8. 5 out of 5

    Songju Daemicke

    She stitched the Star is a delightful STEM bio book. With colorful and detailed illustrations, the author beautifully tells the story of Ellen Harding Baker’s work on the Solar System Quilt and her passion for science. Encouraging children to pursue knowledge was her admirable goal. A great book to inspire future scientists, especially future women scientists. I highly recommend this fascinating book for any home, classroom, or library!

  9. 4 out of 5

    S.K. Wenger

    A delightful story about a mother who encourages her children to see the world differently than what societal norms at the time dictated, and a story that shows young readers how to do the same. I highly recommend this fascinating and beautifully illustrated story for any home, classroom, or library collection. Thank you to Albert Whitman for allowing me a sneak peek at this wonderful book.

  10. 5 out of 5

    Maryann Cocca-Leffler

    In 1876 women did not have the educational opportunities men had, but that did not stop Ellen Harding Baker from studying the solar system and stars. Her passion resulted in a quilt of the solar system and stars which hangs in the Smithsonian. A wonderful book for home or classroom.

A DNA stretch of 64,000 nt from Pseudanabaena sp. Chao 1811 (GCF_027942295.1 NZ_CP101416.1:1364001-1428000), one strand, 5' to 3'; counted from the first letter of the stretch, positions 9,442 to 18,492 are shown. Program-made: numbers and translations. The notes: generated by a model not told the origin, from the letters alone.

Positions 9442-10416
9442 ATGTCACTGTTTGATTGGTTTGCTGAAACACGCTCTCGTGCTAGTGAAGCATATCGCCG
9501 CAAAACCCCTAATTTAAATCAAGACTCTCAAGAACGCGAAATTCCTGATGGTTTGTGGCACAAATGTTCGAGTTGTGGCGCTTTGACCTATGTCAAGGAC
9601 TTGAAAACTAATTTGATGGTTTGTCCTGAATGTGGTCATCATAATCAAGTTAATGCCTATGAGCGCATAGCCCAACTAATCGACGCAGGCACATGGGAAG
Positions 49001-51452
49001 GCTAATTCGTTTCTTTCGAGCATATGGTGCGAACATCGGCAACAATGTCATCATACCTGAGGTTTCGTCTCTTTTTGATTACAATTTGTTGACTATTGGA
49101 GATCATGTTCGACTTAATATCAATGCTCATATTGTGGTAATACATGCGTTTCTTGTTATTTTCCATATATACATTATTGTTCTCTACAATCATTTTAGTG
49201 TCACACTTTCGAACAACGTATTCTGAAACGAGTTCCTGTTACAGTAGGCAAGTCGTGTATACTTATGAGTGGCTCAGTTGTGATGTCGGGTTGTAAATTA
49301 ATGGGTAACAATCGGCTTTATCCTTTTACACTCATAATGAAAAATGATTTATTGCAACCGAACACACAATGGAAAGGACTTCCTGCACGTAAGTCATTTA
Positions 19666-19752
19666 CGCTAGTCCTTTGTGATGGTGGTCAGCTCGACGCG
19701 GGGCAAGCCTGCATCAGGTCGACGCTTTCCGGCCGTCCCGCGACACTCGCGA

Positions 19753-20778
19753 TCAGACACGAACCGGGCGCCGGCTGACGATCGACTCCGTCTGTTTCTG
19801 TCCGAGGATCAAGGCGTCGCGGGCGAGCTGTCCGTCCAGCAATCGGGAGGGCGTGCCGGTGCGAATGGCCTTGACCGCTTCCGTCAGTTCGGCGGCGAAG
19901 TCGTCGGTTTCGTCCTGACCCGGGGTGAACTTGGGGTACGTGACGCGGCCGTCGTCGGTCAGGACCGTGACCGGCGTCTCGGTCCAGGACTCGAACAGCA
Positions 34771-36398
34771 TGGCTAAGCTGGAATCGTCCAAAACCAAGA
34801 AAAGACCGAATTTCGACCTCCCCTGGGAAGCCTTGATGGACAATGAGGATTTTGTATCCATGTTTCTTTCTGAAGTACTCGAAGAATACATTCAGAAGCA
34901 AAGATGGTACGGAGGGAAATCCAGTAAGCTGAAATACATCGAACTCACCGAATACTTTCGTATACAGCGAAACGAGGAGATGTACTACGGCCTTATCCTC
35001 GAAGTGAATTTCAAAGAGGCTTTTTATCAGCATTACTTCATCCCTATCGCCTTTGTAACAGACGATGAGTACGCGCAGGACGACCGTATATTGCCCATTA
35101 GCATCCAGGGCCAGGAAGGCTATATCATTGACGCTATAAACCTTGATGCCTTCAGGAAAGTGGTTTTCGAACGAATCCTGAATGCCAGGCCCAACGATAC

11. 5 out of 5

    Bonnie Grover

    Dream big and ask questions. This is the story of Ellen Harding Baker, the woman who stitched a quilt of the solar system at a time when women were not allowed to be curios or study science. Her work is hanging in the Smithsonian. Hopefully, this book will continue to inspire our students.

  12. 5 out of 5

    Jo Oehrlein

    The story of a quilt that was designed to accurately show things about the solar system from a time when most women weren't even educated. Love the combo of stitching/quilting and science. The story of a quilt that was designed to accurately show things about the solar system from a time when most women weren't even educated. Love the combo of stitching/quilting and science.

  13. 5 out of 5

    Jessica

    Lovely fictionalized story behind a fabulous piece of art!

  14. 5 out of 5

    A

  15. 4 out of 5

    Ayesha Altaher

  16. 5 out of 5

    Teresa

  17. 5 out of 5

    Caralen

  18. 4 out of 5

    Kirsty Bell

  19. 4 out of 5

    Kim Campbell

  20. 4 out of 5

    Erin

  21. 4 out of 5

    Beth

  22. 5 out of 5

    Olivia

  23. 4 out of 5

    Shigi

  24. 5 out of 5

    Danielle

  25. 4 out of 5

    Stephanie

  26. 5 out of 5

    Kimberly Wright Oelkers

  27. 5 out of 5

    Teresa

  28. 5 out of 5

    =^.^= Janet

  29. 4 out of 5

    Dawn Teresa

  30. 5 out of 5

    Melissa